This week Youth Connection Leadership Academy, a campus of Youth Connection Charter School, hosted U.S. Senator Dick Durbin, U.S. Representative Robin Kelly, Cook County Commissioner Bridget Gainer, and Chicago Alderman Patrick O’Connor as these elected officials addressed the findings in the recent report, The High Costs of Out of School and Jobless Youth in Chicago and Cook County, prepared and published by the Great Cities Institute of the University of Illinois at Chicago.
The report was commissioned by the Alternative Schools Network, whose Executive Director Jack Wuest also spoke at the event. It distressingly demonstrates the relationship of low educational attainment with underemployment and unemployment among mostly minority youth living in the city and county, which may often condemn them to lives of economic insecurity. “The best anti-poverty, anti-crime, anti-violence program is a job,” according to Senator Durbin.
Recently, Durbin and Congresswoman Kelly introduced two separate pieces of legislation in Congress to expand and increase access to employment opportunities for at-risk youth. These proposed bills , S.984, and H.R. 2209, will provide tax incentives for businesses and employers to hire and retain youth from economically distressed areas and increase federal resources for communities seeking to create and grow employment programs. “Let’s embolden (our youth) with the skills needed for the good paying jobs of today and tomorrow so they can achieve economic security for themselves and their families,” Congresswoman Kelly emphasized.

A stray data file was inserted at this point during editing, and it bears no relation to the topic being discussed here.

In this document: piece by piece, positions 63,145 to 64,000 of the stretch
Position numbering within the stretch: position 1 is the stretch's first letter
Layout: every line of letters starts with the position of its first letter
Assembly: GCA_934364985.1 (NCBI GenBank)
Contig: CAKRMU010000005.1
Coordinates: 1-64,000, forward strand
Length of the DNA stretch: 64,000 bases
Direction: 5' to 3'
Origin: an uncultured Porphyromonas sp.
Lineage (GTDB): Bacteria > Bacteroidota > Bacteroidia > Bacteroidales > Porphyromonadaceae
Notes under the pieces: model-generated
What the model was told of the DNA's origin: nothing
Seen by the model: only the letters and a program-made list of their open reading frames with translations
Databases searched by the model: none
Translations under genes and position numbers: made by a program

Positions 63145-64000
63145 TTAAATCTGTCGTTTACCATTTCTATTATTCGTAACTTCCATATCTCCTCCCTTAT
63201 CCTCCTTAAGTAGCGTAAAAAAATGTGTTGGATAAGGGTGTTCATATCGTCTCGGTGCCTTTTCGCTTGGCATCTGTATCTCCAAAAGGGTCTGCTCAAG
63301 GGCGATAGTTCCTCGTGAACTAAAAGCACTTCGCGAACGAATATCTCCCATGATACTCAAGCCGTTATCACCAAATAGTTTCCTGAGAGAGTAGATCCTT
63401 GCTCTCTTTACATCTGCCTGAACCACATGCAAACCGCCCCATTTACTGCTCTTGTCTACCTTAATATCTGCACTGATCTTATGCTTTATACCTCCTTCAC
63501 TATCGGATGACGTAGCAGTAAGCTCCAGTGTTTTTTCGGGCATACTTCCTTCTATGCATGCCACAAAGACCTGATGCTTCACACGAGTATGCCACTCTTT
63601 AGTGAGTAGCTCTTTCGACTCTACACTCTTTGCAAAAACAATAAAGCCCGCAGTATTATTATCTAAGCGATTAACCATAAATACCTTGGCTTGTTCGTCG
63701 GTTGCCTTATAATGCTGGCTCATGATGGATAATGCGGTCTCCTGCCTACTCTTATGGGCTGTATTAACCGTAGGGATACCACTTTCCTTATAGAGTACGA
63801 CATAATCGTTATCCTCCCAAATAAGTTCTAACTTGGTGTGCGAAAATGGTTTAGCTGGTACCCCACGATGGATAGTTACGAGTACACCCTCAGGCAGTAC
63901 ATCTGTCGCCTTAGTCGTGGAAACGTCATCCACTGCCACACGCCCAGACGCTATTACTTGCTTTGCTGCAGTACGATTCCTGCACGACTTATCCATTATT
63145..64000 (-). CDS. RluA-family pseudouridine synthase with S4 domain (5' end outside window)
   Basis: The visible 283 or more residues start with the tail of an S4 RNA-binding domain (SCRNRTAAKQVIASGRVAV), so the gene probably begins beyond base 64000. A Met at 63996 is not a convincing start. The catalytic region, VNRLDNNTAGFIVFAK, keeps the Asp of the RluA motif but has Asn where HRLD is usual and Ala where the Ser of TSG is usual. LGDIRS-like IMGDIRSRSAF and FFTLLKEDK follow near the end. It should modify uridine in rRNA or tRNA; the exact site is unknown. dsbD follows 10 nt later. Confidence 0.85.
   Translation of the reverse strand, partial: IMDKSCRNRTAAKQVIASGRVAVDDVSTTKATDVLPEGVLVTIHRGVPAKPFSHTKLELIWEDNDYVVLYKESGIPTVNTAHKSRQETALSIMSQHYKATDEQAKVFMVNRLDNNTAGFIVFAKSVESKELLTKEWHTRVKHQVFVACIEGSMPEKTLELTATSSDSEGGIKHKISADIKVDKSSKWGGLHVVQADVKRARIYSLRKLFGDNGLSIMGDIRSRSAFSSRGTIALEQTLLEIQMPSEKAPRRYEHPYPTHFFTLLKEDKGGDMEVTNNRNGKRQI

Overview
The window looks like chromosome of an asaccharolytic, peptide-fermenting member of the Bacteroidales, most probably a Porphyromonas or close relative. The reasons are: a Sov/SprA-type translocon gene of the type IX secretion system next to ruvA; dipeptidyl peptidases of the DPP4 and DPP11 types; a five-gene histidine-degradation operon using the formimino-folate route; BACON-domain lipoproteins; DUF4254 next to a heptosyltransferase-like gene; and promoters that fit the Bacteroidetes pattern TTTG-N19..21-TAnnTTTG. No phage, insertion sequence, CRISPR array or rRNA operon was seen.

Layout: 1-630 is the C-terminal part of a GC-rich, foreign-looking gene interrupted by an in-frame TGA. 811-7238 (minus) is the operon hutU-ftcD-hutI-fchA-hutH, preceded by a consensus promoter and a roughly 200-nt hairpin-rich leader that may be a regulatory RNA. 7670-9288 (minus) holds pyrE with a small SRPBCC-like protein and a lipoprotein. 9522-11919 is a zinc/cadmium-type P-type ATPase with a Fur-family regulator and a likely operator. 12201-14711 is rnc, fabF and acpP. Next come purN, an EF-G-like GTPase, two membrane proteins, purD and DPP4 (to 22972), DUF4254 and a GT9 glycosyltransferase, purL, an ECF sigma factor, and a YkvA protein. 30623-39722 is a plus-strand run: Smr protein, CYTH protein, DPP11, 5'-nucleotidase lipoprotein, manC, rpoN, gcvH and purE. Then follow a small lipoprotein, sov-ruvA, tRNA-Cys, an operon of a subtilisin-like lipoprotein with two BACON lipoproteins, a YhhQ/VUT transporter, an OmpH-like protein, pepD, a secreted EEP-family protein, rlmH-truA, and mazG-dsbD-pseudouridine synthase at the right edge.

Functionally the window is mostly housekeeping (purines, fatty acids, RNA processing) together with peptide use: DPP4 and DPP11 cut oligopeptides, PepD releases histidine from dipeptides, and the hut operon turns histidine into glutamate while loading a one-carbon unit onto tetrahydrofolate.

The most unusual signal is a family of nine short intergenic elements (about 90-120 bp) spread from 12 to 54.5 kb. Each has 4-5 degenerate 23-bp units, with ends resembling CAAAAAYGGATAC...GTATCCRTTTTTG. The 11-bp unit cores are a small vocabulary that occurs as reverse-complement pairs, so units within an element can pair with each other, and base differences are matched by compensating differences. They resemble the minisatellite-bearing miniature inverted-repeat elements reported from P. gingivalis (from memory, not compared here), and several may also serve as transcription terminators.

Some of the findings in the report are alarming. Forty-four percent of 16 – 19-year-olds in Illinois who are out of work have no high school diploma and live in Cook County. Many of these young people are susceptible to gangs and future incarceration. Those who do work earn low wages that translate into lower tax receipts for state, county and federal governments. Illinois residents without a high school diploma on average contribute only about 20% of the governmental taxes of those who have high school diplomas. The economies of all these segments of government suffer horrifically when young people do not finish high school.
Each year Youth Connection Charter School works diligently to improve young peoples’ lives by graduating 1,100 students with a high school diploma and frequently with additional certifications that prepare them to enter the workforce or enroll in higher education. As Commissioner Gainer puts it “nothing builds a future like education and a job.”